Fans of Tuesday Bassen will recognize her work anywhere. Her Ugly Girl Gang zine, signature collections of pins and patches, and growing line of apparel have all gained her an incredible following of people who love her cheeky, honest (sometimes brutally) work. If you’ve never seen her work, then you may seen the headlines that brought her story into the limelight as of late — the theft of hers and other artists’ work from fashion giant, Zara.
Even before this ongoing copyright infringement battle, Tuesday’s story was all about gumption, perseverance, and pivotal life milestones motivated by asking herself, “What do I have to lose?” Like any good artist story, it's one of metaphorical blood, real sweat, and real tears.
Tuesday’s latest project is her pop-up-turned-brick-and-mortar shop in LA. The shop is what you might imagine Tuesday's daydreams look like. It's her happy place, a gem quietly nestled in the Mandarin Plaza of LA's Chinatown. The slogan of Friend Mart is “Good stuff for you and your friends from us and our friends,” and it’s where Tuesday and her boyfriend/shop co-owner Ben Goetting sell all kinds of apparel, art, and accessories from artists who's work they love.
“The level of privacy there is in LA, that’s what I wanted and was trying to create for myself, and I didn’t know it.”
To get to her happy place, Tuesday had to first spend time building out her portfolio and finding the kind of work she loved while doing work she didn't love, all while sleeping in a glorified closet through one of NYC's hottest summers.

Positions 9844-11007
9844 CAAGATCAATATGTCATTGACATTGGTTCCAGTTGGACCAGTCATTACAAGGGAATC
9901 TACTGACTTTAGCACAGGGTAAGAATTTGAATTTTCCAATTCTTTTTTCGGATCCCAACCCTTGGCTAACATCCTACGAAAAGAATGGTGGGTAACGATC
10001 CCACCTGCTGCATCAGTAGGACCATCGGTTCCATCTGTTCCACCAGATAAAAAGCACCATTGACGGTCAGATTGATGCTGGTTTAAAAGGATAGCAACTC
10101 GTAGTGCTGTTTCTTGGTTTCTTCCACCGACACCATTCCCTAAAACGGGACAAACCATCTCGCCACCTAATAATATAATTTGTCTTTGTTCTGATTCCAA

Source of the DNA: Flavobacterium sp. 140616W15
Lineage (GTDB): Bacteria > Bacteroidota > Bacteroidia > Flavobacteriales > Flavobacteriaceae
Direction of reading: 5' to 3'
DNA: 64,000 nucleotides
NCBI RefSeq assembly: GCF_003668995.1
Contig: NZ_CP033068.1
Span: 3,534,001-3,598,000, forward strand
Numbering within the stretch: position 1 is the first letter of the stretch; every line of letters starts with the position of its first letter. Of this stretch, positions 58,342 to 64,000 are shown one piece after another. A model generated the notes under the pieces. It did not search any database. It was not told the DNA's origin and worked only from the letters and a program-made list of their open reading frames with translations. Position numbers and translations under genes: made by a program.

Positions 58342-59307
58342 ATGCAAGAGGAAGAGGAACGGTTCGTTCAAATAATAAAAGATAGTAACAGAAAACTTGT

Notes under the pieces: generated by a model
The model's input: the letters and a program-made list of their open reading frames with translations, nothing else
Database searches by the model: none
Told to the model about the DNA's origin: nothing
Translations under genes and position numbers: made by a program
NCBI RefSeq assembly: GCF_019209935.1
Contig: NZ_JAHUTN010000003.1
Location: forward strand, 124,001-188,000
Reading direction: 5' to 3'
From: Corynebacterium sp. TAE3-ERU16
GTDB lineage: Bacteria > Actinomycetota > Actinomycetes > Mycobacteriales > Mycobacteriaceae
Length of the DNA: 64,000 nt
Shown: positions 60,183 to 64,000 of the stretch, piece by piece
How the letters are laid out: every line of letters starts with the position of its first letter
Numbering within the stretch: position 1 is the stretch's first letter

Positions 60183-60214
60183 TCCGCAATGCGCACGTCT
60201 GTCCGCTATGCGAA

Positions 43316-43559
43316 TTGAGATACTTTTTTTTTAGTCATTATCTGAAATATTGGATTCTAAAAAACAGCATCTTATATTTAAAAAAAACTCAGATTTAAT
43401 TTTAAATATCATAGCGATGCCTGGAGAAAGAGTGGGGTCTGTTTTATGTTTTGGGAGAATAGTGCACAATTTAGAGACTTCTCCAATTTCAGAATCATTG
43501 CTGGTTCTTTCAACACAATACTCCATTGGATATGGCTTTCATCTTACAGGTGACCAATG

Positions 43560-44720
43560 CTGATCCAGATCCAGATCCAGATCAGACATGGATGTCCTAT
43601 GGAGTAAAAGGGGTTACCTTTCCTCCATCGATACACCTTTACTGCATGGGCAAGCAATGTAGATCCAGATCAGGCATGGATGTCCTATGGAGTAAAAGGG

After her first visit to LA, she moved across the country in an act of self-preservation. Tuesday felt like she finally found her place and her people. She was sharing work that she had been keeping in her sketchbook, and it was really gaining traction and resonating with her growing audience.
She started selling hand-painted ceramics and her first sticker sold out immediately. Then when she got to Los Angeles, Tuesday started taking advantage of the wealth of manufacturing options and expanded her product line to feature everything from enamel pins to a satin jacket, made locally in LA.
“For so long I was so worried about surviving, that I wasn’t being truthful about the kind of work that I wanted to make.”
Before Tuesday's shop and new fall line, it seems that Zara's blatant copyright infringement was only fuel for her drive to grow her brand. She and fellow illustrator Adam J. Kurtz are leading the charge, bringing to light all of the independent artists whose work was stolen by Zara while also taking legal action. You can see and shop the original version of this stolen work at Shop Art Theft. The fight isn't over and the impact of Tuesday's work on the illustration world is just beginning. You can shop Tuesday's work at Shop Tuesday, scroll throgh her portfolio at TuesdayBassen.com, or visit Friend Mart anytime you're in LA.
Also mentioned in this episode:
- Hello Holiday
- Bust Magazine
- Tuesday's interview with The Great Discontent
- Neil Gaiman's commencement speech
- Little Friends of Printmaking
- Zara's response letter to Tuesday
Featured image via The Great Discontent. Thumbnail image via Urban Outfitters.
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